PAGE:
Village women, cloaked in scarves, stared inquisitively from balconies that double as haylofts. Bricks of cow dung, dried for use as winter fuel, insulate their rickety shacks of sheet metal and unplaned wood. By the looks on the villagers’ faces I would guess they had never seen a foreigner, much less ice axes or neon North Face jackets.

We followed Tunç out of the cluster of houses, across a plank bridge covered in ice and up a hill through feathery snow on what must have been a shepherd’s path. High above a gurgling stream, sweating climbers stopped during the steady ascent to shed gear. The sun intensified. We worried the weather was too warm.

Half an hour later, now at 2,000 meters, the ice fall came into view as our path slipped behind the shade of the surrounding ridge. The air cooled. Approaching the base of the 85m ice fall, I could see climbers strapping harnesses and readying rope around a black pool. The metal music of their tools competed with the sound of water rushing behind the wall and under our feet.

Uzunkavak’s twin falls, named Lucifer and Sarı Gelin (Yellow Bride, after a Turkish folk melody), are just one of many routes set by Tunç, Çetin, and their team for this event. “Back in 2011,” Tunç recalled, “Çetin first invited me out here. At the time, we only knew of one ice fall in this whole area.” Now, they have over two dozen in roughly a 30 km radius surrounding Uzundere. And Tunç is working on a guidebook to more than 100 rock routes, plus the 25 ice routes in the area, ranging from 20 to 300 meters, with grades from WI2-3 (suitable for novice climbers) to WI6+ (suitable for pros).

The festival aimed to show off this ice. It aimed to expose Turkey’s growing youth mountaineering movement to the sport and to more experienced international climbers. Another target was to introduce Northeastern Turkey to the greater climbing world. The goal is to attract comptetitions, possibly even the Ice Climbing World Cup, to Erzurum.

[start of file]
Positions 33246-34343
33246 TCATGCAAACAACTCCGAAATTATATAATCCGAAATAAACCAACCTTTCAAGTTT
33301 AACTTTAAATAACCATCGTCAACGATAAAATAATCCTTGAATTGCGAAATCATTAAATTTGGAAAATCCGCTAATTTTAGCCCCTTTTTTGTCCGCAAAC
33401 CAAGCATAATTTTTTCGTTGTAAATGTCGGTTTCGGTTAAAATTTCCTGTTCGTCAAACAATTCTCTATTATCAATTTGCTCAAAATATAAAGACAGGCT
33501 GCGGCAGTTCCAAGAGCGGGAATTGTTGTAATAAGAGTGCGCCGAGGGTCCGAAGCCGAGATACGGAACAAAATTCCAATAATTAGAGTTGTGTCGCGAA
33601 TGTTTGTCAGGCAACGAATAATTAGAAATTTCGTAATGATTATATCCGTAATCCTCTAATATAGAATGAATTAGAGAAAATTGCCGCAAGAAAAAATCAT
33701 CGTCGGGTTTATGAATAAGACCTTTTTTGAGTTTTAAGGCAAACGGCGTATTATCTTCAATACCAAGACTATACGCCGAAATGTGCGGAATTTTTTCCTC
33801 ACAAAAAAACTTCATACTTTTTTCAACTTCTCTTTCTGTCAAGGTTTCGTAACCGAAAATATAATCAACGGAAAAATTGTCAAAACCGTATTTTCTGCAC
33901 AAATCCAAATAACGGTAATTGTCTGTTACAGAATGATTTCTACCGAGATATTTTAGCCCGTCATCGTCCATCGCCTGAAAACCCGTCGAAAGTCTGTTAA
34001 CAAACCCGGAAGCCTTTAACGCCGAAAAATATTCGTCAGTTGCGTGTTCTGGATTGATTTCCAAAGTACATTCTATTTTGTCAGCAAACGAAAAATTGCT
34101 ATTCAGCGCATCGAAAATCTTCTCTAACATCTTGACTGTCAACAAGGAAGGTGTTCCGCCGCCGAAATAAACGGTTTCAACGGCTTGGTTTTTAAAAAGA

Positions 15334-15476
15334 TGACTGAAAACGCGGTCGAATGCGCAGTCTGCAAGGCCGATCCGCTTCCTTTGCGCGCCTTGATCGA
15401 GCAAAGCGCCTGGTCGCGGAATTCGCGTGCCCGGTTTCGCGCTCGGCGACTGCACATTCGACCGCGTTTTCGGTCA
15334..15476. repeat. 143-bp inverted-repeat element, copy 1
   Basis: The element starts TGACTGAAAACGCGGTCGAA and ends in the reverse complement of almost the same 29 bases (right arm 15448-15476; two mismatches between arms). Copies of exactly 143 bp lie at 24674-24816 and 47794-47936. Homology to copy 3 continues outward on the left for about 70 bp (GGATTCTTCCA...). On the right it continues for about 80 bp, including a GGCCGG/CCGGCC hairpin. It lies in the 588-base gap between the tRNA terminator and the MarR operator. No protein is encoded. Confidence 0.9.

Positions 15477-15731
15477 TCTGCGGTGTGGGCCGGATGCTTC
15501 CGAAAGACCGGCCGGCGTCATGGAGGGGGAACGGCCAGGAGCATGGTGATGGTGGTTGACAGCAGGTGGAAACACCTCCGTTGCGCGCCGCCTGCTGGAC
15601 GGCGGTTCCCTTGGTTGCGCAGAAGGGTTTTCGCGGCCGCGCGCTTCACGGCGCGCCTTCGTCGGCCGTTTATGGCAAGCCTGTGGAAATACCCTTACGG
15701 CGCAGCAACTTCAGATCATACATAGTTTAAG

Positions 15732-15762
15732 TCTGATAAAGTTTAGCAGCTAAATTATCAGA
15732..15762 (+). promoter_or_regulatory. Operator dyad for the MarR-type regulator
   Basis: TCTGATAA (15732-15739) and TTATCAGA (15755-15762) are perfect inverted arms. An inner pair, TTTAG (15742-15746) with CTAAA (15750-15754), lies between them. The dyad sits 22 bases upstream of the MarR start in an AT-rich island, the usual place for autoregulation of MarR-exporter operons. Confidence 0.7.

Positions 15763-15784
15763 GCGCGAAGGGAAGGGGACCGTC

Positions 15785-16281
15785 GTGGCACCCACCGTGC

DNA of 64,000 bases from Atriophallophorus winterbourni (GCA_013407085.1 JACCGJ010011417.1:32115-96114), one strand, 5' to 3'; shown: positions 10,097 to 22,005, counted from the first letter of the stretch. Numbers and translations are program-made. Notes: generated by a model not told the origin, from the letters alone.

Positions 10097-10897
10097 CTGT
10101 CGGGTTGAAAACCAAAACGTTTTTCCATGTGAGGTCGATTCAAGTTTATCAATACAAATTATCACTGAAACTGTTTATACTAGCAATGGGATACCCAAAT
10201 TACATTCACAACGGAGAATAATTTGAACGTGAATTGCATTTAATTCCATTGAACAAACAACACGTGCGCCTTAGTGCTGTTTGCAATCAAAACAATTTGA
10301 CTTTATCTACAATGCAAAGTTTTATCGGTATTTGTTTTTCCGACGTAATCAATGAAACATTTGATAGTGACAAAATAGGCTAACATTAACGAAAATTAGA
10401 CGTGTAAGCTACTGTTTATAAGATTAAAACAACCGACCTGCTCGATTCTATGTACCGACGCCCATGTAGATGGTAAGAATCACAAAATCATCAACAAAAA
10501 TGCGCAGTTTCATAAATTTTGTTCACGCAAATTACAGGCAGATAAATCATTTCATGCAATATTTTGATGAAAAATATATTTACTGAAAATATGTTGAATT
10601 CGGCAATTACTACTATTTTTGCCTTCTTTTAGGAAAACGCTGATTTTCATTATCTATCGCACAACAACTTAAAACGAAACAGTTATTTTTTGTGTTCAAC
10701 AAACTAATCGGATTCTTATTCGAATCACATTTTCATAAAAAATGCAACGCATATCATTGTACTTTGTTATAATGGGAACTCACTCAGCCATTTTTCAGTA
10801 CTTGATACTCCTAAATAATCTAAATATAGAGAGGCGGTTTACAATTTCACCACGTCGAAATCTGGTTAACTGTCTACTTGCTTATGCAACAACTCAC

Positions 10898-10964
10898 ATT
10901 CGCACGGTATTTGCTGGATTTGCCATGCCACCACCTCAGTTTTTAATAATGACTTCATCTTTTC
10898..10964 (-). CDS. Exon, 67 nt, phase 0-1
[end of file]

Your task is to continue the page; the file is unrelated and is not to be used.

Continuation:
“You just need a start,” Israfil Ashurli told me, “And Erzurum is the best location.” Ashurli is the President of the International Climbing and Mountaineering Federation’s (UIAA) Youth Commission and a native Azerbaijani. With quality facilities, a history of international sport competition, and a centralized location linking Europe and Asia, he sees no reason why Erzurum should not host competitions in the near future.

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Carlos Teixeira also attended the festival from Portugal. As former chair of the UIAA’s Ice Commission and current competition judge, he was invited to make an assessment of Erzurum’s facilities. Specifically, he came to see the 30m climbing wall that Çetin helped contstruct on the campus of Erzurum’s Atatürk University. “I must say that it’s the biggest one I’ve ever seen,” Teixeira said.

While shards of Lucifer’s ice showered down around us, he told me that he would definitely return to Bern, Switzerland, with the recommendation to promote competitions in Erzurum. As he sees it, Turkey can fill a void. Right now a majority of World Cup competitions are held in Europe. Also in Bozeman, Montana, and East Asia. But Turkey can be a connection, a hinge, between west and east. And development of the sport in the Caucus and Balkan regions will only bolster the commission’s argument for making ice climbing an Olympic sport.